At a time when nations that have existed for generations are either disintegrating or threatening, to disintegrate, Linda Colley, a professor of history at Yale University, has produced a book that explores how the United Kingdom, one of the oldest and most illustrious nations, formed itself into a cohesive political system. Beginning with the Act of Union in 1707, which united Scotland politically and economically with the rest of Great Britain, she chronicles the development of the nation up to the coronation of Queen Victoria in 1837. The period saw the last of the Stuart monarchs succeeded by the Hanoverians. This dynasty, from an obscure German principality, began in 1714 to fulfill the requirement established by the Act of Succession of 1689 that English monarchs be Protestant. Although the first two Hanoverians spoke no English and exerted little influence over national affairs, George III, whose reign spanned sixty years, became one of the nation’s most revered monarchs. As Colley’s account demonstrates, the Hanoverian period laid the groundwork for Great Britain’s prominence as a European power and its domination of vast portions of the world during the nineteenth century.
The period 1707-1837 possesses a historical configuration all its own. For Great Britain, the distinguishing feature was a succession of minor wars with France, England’s most significant continental opponent, conducted almost entirely outside Britain’s borders. The first prolonged historical conflict with France, during the fourteenth and fifteenth centuries, was waged over territorial claims by England within France itself. The later struggle grew out of ideological and commercial rivalries between the two nations. In the religious conflict dating back to the Reformation, France replaced Spain as the leader of European Catholic opposition to Protestant England. As Colley points out, the persistent foreign threat aided in creating a sense of national identity and purpose.
If France did not fully commit to war on its own, it lent assistance to those who sought to create difficulties for Britain, offering support to the two Stuart pretenders who led minor rebellions in 1715 and 1745 as well as to the American colonists. The American Revolution, occurring at about the midpoint of the period, was the only war that Britain lost, and Colley believes that the defeat brought a sense of national humiliation. Although the Americans enjoyed some French support, they were the only Protestant people that warred against the British during the period and the only enemies who prevailed. Renewed patriotism and more effective policies following the defeat prepared Great Britain to emerge successfully from the Napoleonic Wars. In the aftermath of Waterloo, Great Britain became the most powerful European nation. Only then could it turn its attention to long-deferred reforms such as the abolition of slavery in its colonies, electoral reform, and religious freedom for English Catholics. When the era ended, Britain was poised for additional developments that promoted national unity as it faced a revolution of a different sort in industrial production,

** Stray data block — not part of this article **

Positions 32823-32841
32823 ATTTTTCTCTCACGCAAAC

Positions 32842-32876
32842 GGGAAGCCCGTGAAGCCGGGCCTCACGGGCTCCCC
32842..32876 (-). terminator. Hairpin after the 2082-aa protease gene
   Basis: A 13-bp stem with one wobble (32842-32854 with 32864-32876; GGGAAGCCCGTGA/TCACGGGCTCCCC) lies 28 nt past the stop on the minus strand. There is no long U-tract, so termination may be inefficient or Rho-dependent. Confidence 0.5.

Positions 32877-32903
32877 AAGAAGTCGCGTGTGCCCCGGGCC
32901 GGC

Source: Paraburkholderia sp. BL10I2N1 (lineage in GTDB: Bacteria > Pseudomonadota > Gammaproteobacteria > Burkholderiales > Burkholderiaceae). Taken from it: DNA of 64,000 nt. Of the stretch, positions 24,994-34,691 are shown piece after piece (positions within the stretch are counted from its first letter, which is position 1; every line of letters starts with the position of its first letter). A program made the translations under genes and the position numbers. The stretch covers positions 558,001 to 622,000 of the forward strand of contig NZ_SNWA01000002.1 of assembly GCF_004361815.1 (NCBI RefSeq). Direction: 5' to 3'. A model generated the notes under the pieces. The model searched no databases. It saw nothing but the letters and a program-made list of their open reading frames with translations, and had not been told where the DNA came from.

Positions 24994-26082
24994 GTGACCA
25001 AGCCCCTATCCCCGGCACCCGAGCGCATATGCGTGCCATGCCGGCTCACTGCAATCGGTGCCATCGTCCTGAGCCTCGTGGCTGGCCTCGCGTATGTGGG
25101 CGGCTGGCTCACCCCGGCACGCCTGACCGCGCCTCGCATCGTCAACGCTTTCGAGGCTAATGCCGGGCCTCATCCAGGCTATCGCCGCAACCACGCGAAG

transportation, and communications.
The roots of British nationalism extended deep into the past, and geopolitics accounted for many of the developments as well as the problems faced by the emerging nation. England stood in the vanguard of the historical movement toward nationalism, a movement that received its strongest impetus from the Reformation. By 1707, most of the island had formed a single unified monarchy. Historically, Wales, Scotland, and the far southwestern portions—areas Colley designates as the “Celtic Fringe”—remained somewhat isolated from the more populous central and southern areas of Britain. Reasons for this extend back many centuries. Beginning in the first century A.D., successive invasions and settlements by Romans, Anglo-Saxons, and Danes drove many of the Celts, the island’s earliest known inhabitants, westward and northward into Wales and Scotland, where they concentrated. There, in sometimes forbidding terrain, they preserved their original language, customs, and culture, and because of their remoteness achieved a measure of independence. Following the Norman Conquest, English monarchs began to challenge the relative independence of these groups.
Monarchical motivation was simple enough to understand. Initially, the kings built castles along their borders to protect against marauders from less affluent areas. Later, as the historical movement toward nationalism gained momentum, territorial expansion became a major factor. The Plantagenet monarchs, particularly Edward I and...
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